Near Vision Problems
Why is My Near Vision Changing?
In our 40s and 50s, we begin to experience the naturally frustrating effects of blurry near vision. Reading the newspaper, seeing the computer screen or sending a text message can become a struggle. We end up depending more and more on reading glasses or contact lenses to see up close.
This natural loss of reading vision is called presbyopia (prez-bee-OH-pee-ah), and it eventually affects all of us, even if we never needed vision correction before.
What Causes Presbyopia?
The eye’s natural lens is normally elastic and flexible. It works like a camera lens to automatically adjust and focus our vision. This lets us automatically switch our gaze from something near to something far away.
Over time, the lens in your eye begins to stiffen. It can’t bend into the right shapes to bring close objects into clear focus. To compensate, you end up moving objects further away to help your eye to focus.
Presbyopia continues to progress over time. For example, someone who is 45 may only notice it when trying to read tiny print in low light. However, someone who is 50 may need to use reading glasses many times throughout the day.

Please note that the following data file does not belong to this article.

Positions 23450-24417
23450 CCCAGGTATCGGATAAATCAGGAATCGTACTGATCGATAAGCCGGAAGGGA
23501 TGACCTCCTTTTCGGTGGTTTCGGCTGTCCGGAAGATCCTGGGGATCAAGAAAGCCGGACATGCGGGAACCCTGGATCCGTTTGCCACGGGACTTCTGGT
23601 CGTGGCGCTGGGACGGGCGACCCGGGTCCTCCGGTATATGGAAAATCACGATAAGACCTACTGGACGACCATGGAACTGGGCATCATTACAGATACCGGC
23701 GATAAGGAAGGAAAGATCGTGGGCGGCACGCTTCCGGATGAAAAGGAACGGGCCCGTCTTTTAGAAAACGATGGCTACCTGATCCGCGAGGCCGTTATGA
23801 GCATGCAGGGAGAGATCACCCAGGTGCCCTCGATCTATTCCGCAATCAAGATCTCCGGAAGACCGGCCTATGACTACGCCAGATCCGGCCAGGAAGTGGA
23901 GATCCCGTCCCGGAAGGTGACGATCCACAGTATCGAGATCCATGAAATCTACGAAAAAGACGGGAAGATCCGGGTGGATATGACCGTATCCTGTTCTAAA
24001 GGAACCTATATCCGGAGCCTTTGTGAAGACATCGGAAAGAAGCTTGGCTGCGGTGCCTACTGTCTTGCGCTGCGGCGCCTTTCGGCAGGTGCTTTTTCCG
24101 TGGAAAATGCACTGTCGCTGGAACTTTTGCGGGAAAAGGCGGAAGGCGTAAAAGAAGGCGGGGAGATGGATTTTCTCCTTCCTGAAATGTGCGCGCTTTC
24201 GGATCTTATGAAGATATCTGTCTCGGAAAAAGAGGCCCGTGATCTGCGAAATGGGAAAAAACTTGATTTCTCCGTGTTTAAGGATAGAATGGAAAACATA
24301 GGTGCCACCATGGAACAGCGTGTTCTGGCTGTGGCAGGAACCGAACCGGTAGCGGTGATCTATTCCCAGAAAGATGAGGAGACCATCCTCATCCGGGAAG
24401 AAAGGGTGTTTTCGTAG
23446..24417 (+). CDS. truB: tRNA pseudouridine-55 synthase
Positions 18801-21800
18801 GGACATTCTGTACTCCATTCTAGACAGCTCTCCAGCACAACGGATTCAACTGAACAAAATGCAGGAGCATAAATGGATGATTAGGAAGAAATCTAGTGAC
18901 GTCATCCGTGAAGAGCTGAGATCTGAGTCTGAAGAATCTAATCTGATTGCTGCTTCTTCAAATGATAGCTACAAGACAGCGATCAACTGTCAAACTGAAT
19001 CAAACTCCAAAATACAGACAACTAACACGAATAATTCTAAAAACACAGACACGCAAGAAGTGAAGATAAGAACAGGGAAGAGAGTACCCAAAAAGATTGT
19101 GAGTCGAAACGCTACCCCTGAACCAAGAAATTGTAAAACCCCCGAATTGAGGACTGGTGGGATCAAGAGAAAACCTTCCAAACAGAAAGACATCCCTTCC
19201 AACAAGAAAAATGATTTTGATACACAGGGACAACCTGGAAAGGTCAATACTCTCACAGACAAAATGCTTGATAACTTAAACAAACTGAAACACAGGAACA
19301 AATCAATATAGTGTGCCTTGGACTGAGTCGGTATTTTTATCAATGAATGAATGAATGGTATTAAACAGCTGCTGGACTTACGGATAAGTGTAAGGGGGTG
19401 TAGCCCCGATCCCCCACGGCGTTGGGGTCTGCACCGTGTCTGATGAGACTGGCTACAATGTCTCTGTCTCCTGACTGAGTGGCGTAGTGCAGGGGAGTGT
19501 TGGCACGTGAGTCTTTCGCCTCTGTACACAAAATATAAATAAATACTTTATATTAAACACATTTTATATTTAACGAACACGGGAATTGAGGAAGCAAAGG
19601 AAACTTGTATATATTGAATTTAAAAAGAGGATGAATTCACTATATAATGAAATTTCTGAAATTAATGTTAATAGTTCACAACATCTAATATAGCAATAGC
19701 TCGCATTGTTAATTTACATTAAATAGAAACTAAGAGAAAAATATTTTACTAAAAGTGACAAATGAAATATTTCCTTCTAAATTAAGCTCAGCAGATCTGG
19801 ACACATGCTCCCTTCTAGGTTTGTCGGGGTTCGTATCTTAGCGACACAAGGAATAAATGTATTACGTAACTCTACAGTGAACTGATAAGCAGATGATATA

BEFORE: When the natural focusing ability of the eye diminishes, near vision becomes blurry.
Current Options For Correcting Near Vision Problems
Many people enjoy range of vision by correcting the dominant eye to distance and the non-dominant eye for near/intermediate. Most people adjust well to the difference between the eyes and do well for both near and far away, and there is minimal impact on stereo vision and depth perception. This can be done with laser vision correction as well as intraocular implants used for cataract surgery. Often times a contact lens trial is done to ensure patient comfort prior to the procedure.
Multifocal Lens Implants
With multifocal implants both eyes are aimed at distance so there is not any significant prescription difference between the eyes. It is the optical design of the implant that allows both eyes to see distance and up-close. Because of their advanced optical design, multifocals may induce night glare for some people, and may not be the best choice for certain occupations. Majority of patients, however, do well with them after a period of adjustment.